Glossary of Architectural Terms
This is an evolving list of terms that are used on occasion throughout
this blog, sometimes frequently.
A series of arches supported by columns or piers, either attached to a wall or freestanding.
A continuous row or layer of stones, tile, brick, shingles, etc. in a wall.
A railing with supporting balusters (small closely spaced posts).
A beam or other projection that is unsupported at one end.
The top part of a column or pillar.
The most ornate of the classical Greek orders, characterized by a fluted column and a capital decorated with acanthus leaves.
A molding or ornamentation that projects from the top of a building.
A wall at the top of a fortified building with regular gaps allowing defenders to shoot from. Also known as battlement.
A nonstructural exterior wall, usually of glass and steel.
The oldest of the five classical orders, characterized by a fluted column with no base and a plain capital.
A window in a small, often gabled structure set vertically on a sloping roof, allowing light to enter
Semicircular, often domed recess.
A semicircular window, usually located above a door.
Ornamental garland, usually suspended from both ends.
A sculptured ornament fixed to the top of a peak, arch, gable or similar structure.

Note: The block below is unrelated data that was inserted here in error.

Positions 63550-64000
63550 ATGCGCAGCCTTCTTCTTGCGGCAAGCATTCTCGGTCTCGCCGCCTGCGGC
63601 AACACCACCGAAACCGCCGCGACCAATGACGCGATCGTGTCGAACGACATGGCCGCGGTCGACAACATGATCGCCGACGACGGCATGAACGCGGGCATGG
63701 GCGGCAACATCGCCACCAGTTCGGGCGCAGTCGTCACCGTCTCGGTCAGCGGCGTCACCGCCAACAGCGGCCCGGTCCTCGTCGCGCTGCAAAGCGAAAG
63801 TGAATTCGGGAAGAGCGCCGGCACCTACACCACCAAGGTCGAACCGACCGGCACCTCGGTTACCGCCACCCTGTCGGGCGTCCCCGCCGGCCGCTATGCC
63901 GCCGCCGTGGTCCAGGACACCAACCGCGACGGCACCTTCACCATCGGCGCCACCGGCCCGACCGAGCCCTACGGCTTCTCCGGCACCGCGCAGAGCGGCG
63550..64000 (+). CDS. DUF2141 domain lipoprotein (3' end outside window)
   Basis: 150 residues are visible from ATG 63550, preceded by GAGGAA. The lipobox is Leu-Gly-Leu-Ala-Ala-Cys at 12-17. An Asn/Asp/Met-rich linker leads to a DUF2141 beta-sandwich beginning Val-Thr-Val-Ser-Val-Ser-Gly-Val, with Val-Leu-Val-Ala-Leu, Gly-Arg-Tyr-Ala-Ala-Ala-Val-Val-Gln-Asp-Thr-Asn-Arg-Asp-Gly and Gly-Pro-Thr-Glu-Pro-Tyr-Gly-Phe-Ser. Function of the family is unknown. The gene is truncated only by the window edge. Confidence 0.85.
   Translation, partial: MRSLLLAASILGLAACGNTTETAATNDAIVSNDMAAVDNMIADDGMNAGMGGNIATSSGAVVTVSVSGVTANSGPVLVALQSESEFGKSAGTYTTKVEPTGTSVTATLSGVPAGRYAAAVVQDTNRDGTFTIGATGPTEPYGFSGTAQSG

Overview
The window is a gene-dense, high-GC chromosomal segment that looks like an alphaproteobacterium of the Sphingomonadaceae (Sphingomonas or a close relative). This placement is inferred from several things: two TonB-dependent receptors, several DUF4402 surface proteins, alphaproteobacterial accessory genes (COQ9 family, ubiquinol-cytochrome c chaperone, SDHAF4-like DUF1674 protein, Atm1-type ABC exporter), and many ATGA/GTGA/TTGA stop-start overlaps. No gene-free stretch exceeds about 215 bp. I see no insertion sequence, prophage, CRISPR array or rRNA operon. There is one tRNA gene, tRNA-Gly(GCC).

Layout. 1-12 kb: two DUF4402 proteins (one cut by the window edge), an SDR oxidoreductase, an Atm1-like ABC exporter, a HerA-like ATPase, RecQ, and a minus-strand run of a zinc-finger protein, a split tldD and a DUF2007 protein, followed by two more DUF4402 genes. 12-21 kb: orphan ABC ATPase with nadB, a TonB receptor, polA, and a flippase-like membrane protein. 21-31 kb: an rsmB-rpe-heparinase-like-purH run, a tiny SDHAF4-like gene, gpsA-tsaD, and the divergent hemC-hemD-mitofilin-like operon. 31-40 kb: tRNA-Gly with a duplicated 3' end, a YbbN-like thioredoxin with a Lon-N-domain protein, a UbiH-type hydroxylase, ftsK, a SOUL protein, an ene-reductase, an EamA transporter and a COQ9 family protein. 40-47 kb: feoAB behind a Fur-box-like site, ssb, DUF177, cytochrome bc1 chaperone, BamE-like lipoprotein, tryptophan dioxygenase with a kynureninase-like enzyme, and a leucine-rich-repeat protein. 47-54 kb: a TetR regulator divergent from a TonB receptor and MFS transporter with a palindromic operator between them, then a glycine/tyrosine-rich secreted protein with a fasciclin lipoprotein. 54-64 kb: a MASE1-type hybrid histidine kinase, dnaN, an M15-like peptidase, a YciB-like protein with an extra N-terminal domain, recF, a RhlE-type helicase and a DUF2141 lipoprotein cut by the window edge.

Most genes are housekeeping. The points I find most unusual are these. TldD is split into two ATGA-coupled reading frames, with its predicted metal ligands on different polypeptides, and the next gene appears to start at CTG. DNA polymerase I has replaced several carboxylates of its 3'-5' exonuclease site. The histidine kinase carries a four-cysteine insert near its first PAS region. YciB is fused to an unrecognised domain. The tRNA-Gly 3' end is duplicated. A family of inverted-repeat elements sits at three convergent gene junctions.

A brickwork bond with alternating headers (short side) and stretchers (long side) in each course (row).
The horizontal part of a classical entablature just below the cornice, often decorated with carvings.
The triangular section of a wall on the side of a building with a double-pitched roof.
A grotesquely carved figure that serves as a spout to carry water from a gutter away from the building.
One of the classical orders characterized by a fluted column, a molded base and a capital decorated with volutes.
The central wedge-shaped stone at the crown of an arch that locks all parts together.
An architectural ornament representing a face or head. The head — either from a human or an animal — is often grotesque or frightening.
A projecting bay window on an upper floor.
A wide, low-pitched gable, often surmounting a colonnade.
A rectangular column with a base, shaft and capital projecting from a wall as an ornamental motif.
A roofed porch usually supported by columns, often leading to the entrance of the building.
A decorative element shaped in the form of four leaves.
Clay material that has been molded and fired, often used for building ornaments or cladding. Also written terra cotta or terra-
A small tower projected on a building.